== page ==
You Didn’t Really Mean That, Did You?- Answering the Hell Question, Part 4

October 12, 2008

(This is the last in a four part series of posts dealing with the age-old question “How can a loving God send someone to hell?” This answer was originally developed as a reply to an email I received. Today’s post deals with the objection of “Hell does exist, but I don’t see how a loving God could send people there, therefore he doesn’t [or at least not forever].”)

Whoever believes in him is not condemned, but whoever does not believe is condemned already, because he has not believed in the name of the only Son of God.” -John 3.18

So, then, let’s return to the question, “Does anyone get sent to hell (for eternity)?” or, rephrasing it in terms of what was just said, “Will God (eventually) justify everyone?” To say “Yes” to this question is to assume one of two things, either everyone will profess faith before they die, or God will not hold a lack of faith against people. But I think it is easy to disprove the first assumption, so we must be assuming that God will just overlook people’s lack of faith, and if he doesn’t then he is responsible for sending them to hell.

Can God overlook a lack of faith? Numbers 14.18, “The LORD is slow to anger and abounding in steadfast love, forgiving iniquity and transgression, but he will by no means clear the guilty, visiting the iniquity of the fathers on the children, to the third and the fourth generation.” To think God can overlook our sins is to play down the severity of our sins. Romans 6.23 says “For the wages of sin is death.” Psalm 1.5 says “Therefore the wicked will not stand in the judgment, nor sinners in the congregation of the righteous.” Our sin is so awful to God that we cannot even stand in his presence. He is so holy that he must be separate from all sin. It is for this reason that he could not even look upon his own son when Christ took on our sins on the cross (Matthew 27.46, 2 Corinthians 5.21). As JD Greear from The Summit Church in Raleigh, NC said, we find hell so severe because we don’t think that trampling on God’s glory is that a deal.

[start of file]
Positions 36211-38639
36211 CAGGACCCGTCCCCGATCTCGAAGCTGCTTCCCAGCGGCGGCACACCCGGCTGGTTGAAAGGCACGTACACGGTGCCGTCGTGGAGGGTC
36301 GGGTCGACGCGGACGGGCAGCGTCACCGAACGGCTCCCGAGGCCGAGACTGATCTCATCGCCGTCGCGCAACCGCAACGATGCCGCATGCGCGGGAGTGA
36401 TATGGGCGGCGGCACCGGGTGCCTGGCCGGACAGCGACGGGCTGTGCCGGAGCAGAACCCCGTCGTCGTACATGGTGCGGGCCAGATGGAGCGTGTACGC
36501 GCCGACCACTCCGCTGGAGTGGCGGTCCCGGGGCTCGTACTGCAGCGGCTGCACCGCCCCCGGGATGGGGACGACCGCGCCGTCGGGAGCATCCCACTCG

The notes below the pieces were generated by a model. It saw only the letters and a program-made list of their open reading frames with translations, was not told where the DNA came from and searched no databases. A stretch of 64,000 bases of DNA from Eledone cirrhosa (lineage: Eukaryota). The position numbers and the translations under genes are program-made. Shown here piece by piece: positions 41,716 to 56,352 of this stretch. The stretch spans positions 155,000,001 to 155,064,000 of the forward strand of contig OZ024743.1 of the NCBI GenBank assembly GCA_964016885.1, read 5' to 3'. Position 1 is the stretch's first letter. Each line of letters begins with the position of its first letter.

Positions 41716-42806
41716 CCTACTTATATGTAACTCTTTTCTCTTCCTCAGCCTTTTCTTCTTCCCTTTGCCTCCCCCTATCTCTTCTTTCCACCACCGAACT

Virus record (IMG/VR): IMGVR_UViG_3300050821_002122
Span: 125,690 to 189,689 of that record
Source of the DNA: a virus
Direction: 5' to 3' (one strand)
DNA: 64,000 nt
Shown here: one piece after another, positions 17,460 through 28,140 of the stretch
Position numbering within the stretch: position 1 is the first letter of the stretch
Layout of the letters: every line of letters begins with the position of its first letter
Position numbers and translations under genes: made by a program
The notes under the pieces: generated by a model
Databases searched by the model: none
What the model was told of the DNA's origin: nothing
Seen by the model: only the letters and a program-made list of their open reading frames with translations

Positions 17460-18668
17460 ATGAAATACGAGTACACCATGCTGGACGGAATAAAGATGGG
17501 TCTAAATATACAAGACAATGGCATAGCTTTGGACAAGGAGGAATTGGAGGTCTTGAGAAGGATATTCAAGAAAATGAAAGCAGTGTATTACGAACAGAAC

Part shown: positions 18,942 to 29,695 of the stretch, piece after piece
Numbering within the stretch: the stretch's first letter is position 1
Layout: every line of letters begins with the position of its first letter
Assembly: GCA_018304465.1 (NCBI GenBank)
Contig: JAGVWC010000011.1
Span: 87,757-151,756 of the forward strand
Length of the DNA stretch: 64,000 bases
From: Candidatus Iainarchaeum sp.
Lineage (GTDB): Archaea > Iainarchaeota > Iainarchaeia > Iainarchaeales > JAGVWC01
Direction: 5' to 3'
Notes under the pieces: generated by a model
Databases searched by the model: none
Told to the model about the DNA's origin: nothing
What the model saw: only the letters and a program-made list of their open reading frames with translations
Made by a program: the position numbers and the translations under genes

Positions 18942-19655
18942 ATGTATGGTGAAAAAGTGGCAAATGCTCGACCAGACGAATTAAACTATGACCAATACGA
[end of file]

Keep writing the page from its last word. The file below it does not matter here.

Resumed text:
Thus, if God can’t overlook a lack of faith, then isn’t he still in some way responsible for sending us to hell? Certainly not. John 3.18, “Whoever believes in him is not condemned, but whoever does not believe is condemned already, because he has not believed in the name of the only Son of God.” Jesus here clearly tells us that the responsibility for a person’s condemnation is on them because they have not believed. Yet, if you are a Calvinist like myself, believing that “No one can come to [Jesus] unless the Father who sent [him] draws [them]” (John 6.44), then how does God escape responsibility here? Because, the only reason we are cut off from coming to Jesus in the first place is because of our sin (Psalm 51.5, 58.3, Romans 3.10-12, 23, Ephesians 2.1-3), which is necessarily our responsibility since “God made [us] upright” (Genesis 1.31, Ecclesiastes 7.29). Therefore, no matter how we turn, the responsibility for hell falls solely upon our rejection of God and our hardness towards him. As CS Lewis so famously said, “There are only two kinds of people in the end: those who say to God, ‘Thy will be done,’ and those to whom God says, in the end, ‘Thy will be done.’” It is us who sin and make ourselves unworthy of God’s presence, and the punishment of hell is the natural end of this.

To close, though it is mostly clear from all else we’ve said here, hell is an eternal punishment. Just look at 2 Thessalonians 1.9, “They will suffer the punishment of eternal destruction, away from the presence of the Lord and from the glory of his might.” Some people will argue that the Greeks had no word for eternal, which is right, but the word that is used here is ‘aiōnios’, meaning ‘without beginning and end,’ which is what the English word ‘eternal’ means. So, Paul is warning of an eternal punishment, as do Jesus in Matthew 25.41 and Jude in Jude 7.

As a note, there is simply no evidence anywhere, anywhere that God will offer up redemption to man after this life passes. In fact, Revelation 20.11-15 accounts for us that the final judgment will be passed upon the dead for what they had done, ergo, since dead people don’t do anything after dying it would seem fitting that this argues towards our point.

Therefore, in the end, we must conclude that hell is real, God is good, and man is ultimately the one responsible for his own condemnation. Of course this is not exhaustive on the debate, as it has brewed for two millennia with ceasing yet, but hopefully it is extensive enough of a treatment on the subject to be of help. May grace and peace be multiplied to you.